Facial recognition technology has found a new foe: Bernie Sanders.
The Democratic presidential candidate announced his plan over the weekend to ban police use of facial recognition technology as part of a wider overhaul of the criminal justice system. He is the first major politician running for president in 2020 to take this stance against the controversial surveillance technology.
Facial recognition technology, which analyzes pictures or live video of people’s faces in order to identify them, has increasingly faced regulators’ scrutiny in recent years. That’s mainly because of the technology’s proven bias against people of color and women, as well as concerns that because it would allow the government to perpetually surveil people, it could have a chilling effect on free speech.
“Police use of facial recognition software is the latest example of Orwellian technology that violates our privacy and civil liberties under the guise of public safety and it must stop,” a spokesperson for Sanders’s campaign told Recode. “Bernie is proud to join cities like San Francisco in banning the use of this technology for policing, and as President will enact a nationwide ban on facial recognition software for policing, including at the state and local levels.”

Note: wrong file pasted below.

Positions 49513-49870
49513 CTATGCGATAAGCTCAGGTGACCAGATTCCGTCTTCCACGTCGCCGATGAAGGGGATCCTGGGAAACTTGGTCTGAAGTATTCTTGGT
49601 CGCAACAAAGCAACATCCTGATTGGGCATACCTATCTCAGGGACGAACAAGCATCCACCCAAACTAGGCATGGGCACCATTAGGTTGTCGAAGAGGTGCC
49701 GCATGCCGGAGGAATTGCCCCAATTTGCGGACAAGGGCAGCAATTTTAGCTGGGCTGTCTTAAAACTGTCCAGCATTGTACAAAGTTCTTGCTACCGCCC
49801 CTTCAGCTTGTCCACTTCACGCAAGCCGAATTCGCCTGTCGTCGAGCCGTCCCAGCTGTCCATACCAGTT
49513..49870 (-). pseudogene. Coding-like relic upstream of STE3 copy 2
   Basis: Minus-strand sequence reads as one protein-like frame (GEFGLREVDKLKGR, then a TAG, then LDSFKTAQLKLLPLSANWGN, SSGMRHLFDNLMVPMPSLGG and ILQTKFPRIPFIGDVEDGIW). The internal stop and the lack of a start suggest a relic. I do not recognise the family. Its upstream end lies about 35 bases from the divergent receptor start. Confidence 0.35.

Recently, regulators and legislators on both sides of the political aisle have acted at the federal and local level to restrict use of the powerful surveillance technology. Three cities — San Francisco, Oakland, and Somerville, Massachusetts — recently banned law enforcement use of it, and several other major cities are considering doing the same. Two top lawmakers in Congress are also working on a bipartisan bill that could potentially stop the federal government’s purchase of any facial recognition tools. And the House Oversight Committee held two hearings in May where lawmakers raised serious concerns about its use.
Many law enforcement agencies across the US today use facial recognition technology to identify anyone deemed suspicious. Several government agencies — including Immigration and Customs Enforcement (ICE) and the FBI — use facial recognition tech to help detain and arrest individuals. Police departments in at least two US cities have publicly employed Amazon’s version of the technology, called Rekognition. (One of those cities, Orlando, canceled the partnership amid public scrutiny and technical limitations.)
While other Democratic presidential candidates including Sens. Kamala Harris, Elizabeth Warren, and Cory Booker have spoken critically of facial recognition scanning, so far, none has gone as far as proposing a ban on the technology.
“Having a candidate come out now and specifically call for a ban is significant,” Evan Greer, director of the digital rights advocacy group Fight for the Future, told Recode. “It sets the bar that this is a popular position for candidates to take on this issue rather than saying something more wishy-washy like ‘we’ll take a look at it.’”
The fact that Sanders is calling for a ban on police use of facial recognition technology in his campaign platform is a sign of just how politically popular it’s become to resist the adoption of this tool. And while it’s too early to say for sure, Sanders’s stance could end up pushing his opponents to do the same.